Monday, October 20, 2014

Trash or Treasure Razor? Part 2: The Hardware

This is part two of a short series of articles describing an attempt to rescue and transform what is perhaps the least expensive, new, all-metal DE razor. As it arrived in my mailbox from China, it was dangerous, with a blade exposure that could literally shred one's skin if used unknowingly, inexpertly.
This is what the Trash/Treasure razor looked like right out of the package.
Unfortunately, I modified the baseplace before I thought to take a photo with
blade inserted to show the factory-original blade exposure.

Because I never thought I'd be discussing this razor much less once again considering shaving with it, when it arrived, I never took a close-up, side-view photo of this razor head with a blade mounted to document the hazardous orientation of the blade. I started experimenting with changing the shape of the baseplate before I realized that this little project should be something I should share in this web site.

The process involved in this trash-or-treasure experiment is to use some simple hand tools, some simple inspection techniques, and a little patience to see if this cheapest of razors can be transformed into a usable instrument for any person who shaves.

The good news about this razor is that it has some characteristics missing from other inexpensive Chinese razors that I've tried. For one, its top cap holds the razor blade straight and parallel. This gives it the potential to be saved. Second, the blade angle in relation to the shaving plane formed by the top cap and the safety bar seems to have the potential to be relatively small, which offers the possibility that it will tend to cut whiskers more than scrape, which can yield a more face-friendly shave. The third positive aspect of this razor is that, when the razor is fitted with a blade and properly assembled (using the recommended method), it tends to self-center the blade quite well -- something that at least one razor I've reviewed doesn't do.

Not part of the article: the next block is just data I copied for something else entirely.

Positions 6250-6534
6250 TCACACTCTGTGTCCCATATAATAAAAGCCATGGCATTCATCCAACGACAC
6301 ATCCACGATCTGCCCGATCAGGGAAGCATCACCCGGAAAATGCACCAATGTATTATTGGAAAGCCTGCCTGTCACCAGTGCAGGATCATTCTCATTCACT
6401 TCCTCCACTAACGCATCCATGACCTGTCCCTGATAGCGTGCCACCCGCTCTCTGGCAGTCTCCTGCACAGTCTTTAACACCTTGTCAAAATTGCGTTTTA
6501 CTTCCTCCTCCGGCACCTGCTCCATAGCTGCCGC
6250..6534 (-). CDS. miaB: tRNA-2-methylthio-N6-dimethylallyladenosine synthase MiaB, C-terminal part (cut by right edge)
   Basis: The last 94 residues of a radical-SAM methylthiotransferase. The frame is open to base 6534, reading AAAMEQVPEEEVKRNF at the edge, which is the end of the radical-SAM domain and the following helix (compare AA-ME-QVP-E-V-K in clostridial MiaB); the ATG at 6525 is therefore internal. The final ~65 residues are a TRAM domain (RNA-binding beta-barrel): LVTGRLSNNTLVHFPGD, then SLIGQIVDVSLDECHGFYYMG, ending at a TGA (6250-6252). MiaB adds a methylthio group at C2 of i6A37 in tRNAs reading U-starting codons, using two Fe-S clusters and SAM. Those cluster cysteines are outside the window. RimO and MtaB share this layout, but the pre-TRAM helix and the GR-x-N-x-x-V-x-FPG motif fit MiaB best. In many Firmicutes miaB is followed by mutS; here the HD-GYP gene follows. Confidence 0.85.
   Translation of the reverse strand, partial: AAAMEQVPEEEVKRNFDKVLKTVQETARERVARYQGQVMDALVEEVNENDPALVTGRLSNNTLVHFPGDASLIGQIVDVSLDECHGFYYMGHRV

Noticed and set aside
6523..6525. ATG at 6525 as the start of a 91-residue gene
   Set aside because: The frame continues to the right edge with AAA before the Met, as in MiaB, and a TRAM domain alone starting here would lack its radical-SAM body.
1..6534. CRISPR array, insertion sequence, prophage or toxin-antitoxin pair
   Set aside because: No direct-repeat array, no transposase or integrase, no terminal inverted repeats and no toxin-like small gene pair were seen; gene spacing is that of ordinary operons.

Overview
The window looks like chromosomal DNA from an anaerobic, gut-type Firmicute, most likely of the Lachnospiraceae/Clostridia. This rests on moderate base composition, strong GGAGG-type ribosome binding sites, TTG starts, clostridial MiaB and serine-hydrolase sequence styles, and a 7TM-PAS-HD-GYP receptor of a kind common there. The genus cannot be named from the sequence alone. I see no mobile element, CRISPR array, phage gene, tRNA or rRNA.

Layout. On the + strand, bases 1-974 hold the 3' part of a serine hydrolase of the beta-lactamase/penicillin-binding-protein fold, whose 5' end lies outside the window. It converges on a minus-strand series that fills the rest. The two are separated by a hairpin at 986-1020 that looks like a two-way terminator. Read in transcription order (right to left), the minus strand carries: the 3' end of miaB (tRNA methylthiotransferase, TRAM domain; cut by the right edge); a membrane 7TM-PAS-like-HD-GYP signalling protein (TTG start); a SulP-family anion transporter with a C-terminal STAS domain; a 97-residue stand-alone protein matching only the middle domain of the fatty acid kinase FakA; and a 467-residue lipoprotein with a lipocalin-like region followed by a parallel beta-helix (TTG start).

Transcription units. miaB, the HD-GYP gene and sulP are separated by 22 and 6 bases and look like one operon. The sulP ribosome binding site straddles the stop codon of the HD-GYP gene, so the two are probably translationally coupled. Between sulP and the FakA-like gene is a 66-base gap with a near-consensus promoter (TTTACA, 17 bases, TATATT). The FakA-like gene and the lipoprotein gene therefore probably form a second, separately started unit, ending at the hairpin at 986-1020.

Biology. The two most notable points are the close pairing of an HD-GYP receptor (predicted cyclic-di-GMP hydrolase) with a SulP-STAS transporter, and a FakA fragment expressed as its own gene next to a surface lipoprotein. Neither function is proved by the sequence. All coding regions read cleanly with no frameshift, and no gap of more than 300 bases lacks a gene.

For me, the razor must be made into a much milder shaver because of my sensitive, thin, and somewhat loose skin. For others, the razor can be modified to be less mild than I would prefer; however, as it came from the factory, it was far too aggressive to be a safe, daily razor for pretty much anybody.

The tools of this process are simple: a small, flat-blade screwdriver and perhaps a small pair of pliers. You also need sharp near vision to inspect your work, so if necessary, have your reading glasses or magnifying goggles on hand. To inspect and evaluate the outcome of your adjustments, you will also apply the information in my earlier article, How to Inspect a DE Razor Before First Use.
The hardware for this Trash/Treasure project: the razor (of course), a small, flat-
blade screwdriver, which is the primary adjusting tool, and some small pliers as

The process entails using the screw driver, primarily, to make small adjustments to the safety bar. Because the baseplate steel is soft and the screwdriver provides much leverage, it doesn't take much force on the screwdriver to make the needed small changes to the baseplate's safety bar. Then using the inspection techniques in my previously-mentioned article, one then repeatedly reassembles the razor with blade to check the adjustment outcomes and notes further adjustments needed. This adjust-inspect-adjust-inspect iteration continues until the baseplate is oriented so that its safety bars are straight and parallel to the blade edges as well as having a blade-bar gap and blade exposure that are both the same and sized to give you the shaving character that best fits your face and beard.

Tomorrow the adjustments begin.

Happy shaving!

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